Autoimmune diseases or disorders result when the body’s immune system mistakenly attacks normal cells instead of the germs that usually invade the body. The parts of the body that are affected vary depending upon the specific disease.
Anyone can get an autoimmune disease, but these people are at higher risk:
- Women of childbearing age
- People with a family history of autoimmune diseases
- People who are exposed to environmental chemicals, excessive sunlight, or certain bacterial and viral infections
- People who smoke
There are many different types of autoimmune diseases, such as Graves’ disease, rheumatoid arthritis, multiple sclerosis, and lupus.
The resources below provide information about autoimmune diseases in general, and they have links to the specific types.
Autoimmune Disease Resources
Vermont’s Self-Management Workshops
The Vermont Blueprint for Health offers evidence-based self-management programs statewide called Healthier Living Workshops. These six-week workshops are designed to help people living with any type of chronic health condition, including all autoimmune diseases. Use the link below to find a Regional Coordinator who can tell you about workshops in a location near you. Learn more about the Blueprint for Health.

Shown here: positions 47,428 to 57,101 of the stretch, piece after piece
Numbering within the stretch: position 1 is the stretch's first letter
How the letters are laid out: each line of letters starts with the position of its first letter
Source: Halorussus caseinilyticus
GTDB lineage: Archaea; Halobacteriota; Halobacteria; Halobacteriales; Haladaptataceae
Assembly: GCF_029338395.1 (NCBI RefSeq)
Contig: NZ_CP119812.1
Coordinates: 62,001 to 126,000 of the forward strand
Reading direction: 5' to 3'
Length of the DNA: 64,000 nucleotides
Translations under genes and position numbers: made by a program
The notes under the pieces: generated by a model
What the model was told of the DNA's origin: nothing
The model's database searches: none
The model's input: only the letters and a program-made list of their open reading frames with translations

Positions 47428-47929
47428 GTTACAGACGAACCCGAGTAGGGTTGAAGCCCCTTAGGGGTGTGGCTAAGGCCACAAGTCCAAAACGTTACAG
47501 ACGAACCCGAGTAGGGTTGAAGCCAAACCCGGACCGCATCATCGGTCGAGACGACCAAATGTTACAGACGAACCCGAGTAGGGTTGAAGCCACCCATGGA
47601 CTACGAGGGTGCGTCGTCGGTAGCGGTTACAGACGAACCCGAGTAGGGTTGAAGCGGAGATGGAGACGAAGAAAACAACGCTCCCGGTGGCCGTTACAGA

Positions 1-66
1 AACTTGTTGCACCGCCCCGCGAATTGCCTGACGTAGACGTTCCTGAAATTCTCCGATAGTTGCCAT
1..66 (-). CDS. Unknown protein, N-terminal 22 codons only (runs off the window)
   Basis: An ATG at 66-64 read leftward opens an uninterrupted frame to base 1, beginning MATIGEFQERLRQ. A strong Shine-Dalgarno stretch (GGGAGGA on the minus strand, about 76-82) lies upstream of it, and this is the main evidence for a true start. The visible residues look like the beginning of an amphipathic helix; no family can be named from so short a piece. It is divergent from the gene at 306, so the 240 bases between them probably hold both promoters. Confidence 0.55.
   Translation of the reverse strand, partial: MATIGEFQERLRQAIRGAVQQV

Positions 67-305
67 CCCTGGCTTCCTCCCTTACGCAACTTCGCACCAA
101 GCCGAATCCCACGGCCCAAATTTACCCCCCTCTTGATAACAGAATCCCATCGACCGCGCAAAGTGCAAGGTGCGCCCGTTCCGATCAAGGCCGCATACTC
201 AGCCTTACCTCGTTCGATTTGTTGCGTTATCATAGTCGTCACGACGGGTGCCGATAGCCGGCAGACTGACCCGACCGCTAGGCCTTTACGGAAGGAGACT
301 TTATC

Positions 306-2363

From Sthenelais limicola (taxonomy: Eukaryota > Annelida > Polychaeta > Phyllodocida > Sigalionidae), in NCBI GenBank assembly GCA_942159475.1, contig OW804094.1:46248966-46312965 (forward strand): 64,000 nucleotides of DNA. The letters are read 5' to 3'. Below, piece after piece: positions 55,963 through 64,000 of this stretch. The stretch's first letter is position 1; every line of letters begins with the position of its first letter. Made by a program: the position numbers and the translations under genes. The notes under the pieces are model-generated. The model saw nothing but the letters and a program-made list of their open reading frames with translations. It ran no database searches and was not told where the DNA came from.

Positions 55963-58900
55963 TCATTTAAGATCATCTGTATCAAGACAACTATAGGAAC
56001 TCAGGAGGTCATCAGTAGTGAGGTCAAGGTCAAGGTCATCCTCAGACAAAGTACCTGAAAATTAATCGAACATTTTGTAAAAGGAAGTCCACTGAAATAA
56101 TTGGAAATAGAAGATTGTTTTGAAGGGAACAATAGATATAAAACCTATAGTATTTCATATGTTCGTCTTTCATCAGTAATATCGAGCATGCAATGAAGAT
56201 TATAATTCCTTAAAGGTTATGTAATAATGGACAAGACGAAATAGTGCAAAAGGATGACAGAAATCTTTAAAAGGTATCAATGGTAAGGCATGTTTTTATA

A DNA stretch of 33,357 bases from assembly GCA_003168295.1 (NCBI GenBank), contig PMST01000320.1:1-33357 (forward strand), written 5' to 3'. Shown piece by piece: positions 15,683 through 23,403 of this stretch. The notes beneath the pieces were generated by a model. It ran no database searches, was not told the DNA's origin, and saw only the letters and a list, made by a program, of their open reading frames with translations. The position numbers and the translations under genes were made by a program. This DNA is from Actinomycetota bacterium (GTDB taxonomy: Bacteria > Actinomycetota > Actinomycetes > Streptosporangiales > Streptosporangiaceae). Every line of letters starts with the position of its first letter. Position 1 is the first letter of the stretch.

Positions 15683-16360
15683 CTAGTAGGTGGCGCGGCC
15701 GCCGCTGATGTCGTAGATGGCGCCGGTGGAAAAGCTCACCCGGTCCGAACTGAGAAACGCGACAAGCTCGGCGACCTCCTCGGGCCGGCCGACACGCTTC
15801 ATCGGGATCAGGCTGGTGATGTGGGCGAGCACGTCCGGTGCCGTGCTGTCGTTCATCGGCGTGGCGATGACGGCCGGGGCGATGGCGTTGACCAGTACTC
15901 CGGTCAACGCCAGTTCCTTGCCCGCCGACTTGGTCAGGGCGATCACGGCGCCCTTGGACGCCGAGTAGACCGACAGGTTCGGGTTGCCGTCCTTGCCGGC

American Autoimmune Related Diseases Association
A nonprofit organization dedicated to providing information, education, and advocacy.
Medline Plus is a service of the U.S. National Library of Medicine at the National Institutes of Health.
National Institute of Arthritis, Musculoskeletal and Skin Diseases
User-friendly information searchable through an alphabetized list of health conditions, including autoimmune diseases.
PubMed Health is part of the U.S. National Library of Medicine. This page links directly to its information on autoimmune disorders.
A project of the U.S. Department of Health and Human Services Office on Women’s Health. Women are affected by autoimmune diseases more than men.